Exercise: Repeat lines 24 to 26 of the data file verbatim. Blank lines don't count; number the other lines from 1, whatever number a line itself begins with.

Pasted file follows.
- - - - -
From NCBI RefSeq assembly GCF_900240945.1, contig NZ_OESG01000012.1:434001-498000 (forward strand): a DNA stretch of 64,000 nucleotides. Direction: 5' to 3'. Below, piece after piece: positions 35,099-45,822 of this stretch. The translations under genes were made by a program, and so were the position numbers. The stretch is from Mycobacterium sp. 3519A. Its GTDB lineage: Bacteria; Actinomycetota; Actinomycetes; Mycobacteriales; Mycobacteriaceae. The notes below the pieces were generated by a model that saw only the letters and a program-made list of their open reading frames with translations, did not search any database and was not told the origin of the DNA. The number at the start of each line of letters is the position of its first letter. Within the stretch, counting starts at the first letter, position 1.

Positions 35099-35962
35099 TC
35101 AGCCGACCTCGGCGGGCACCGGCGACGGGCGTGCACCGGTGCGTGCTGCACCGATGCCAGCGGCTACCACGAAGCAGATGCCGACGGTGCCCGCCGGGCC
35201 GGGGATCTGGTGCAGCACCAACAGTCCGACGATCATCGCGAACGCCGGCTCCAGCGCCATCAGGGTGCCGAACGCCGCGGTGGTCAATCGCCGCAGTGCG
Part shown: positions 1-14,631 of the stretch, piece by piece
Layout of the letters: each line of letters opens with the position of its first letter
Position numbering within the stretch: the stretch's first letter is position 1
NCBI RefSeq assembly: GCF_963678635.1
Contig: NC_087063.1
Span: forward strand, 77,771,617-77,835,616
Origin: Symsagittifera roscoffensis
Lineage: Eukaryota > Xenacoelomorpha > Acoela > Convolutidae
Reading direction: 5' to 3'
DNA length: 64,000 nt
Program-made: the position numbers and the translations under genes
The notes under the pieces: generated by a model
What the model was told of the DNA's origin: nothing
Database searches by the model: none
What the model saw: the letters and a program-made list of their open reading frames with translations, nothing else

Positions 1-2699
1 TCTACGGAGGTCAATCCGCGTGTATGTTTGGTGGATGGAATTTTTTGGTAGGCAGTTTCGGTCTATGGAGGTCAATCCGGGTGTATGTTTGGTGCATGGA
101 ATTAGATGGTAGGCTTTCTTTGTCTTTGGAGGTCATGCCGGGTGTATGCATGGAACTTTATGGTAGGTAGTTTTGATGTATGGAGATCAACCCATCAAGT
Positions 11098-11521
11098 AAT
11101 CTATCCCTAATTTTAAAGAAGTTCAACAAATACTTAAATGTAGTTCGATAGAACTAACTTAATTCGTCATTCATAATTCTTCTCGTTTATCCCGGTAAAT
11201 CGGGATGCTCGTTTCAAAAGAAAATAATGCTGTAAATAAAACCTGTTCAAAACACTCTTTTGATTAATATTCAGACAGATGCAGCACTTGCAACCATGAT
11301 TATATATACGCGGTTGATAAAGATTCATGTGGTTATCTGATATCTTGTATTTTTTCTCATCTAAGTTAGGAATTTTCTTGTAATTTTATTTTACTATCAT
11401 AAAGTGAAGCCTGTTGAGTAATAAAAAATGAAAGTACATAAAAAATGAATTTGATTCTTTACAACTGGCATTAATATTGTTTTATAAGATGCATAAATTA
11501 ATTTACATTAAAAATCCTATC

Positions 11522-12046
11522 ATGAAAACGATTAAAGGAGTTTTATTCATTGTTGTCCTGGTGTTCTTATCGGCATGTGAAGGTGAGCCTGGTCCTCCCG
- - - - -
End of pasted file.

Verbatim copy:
Positions 11098-11521
11098 AAT
11101 CTATCCCTAATTTTAAAGAAGTTCAACAAATACTTAAATGTAGTTCGATAGAACTAACTTAATTCGTCATTCATAATTCTTCTCGTTTATCCCGGTAAAT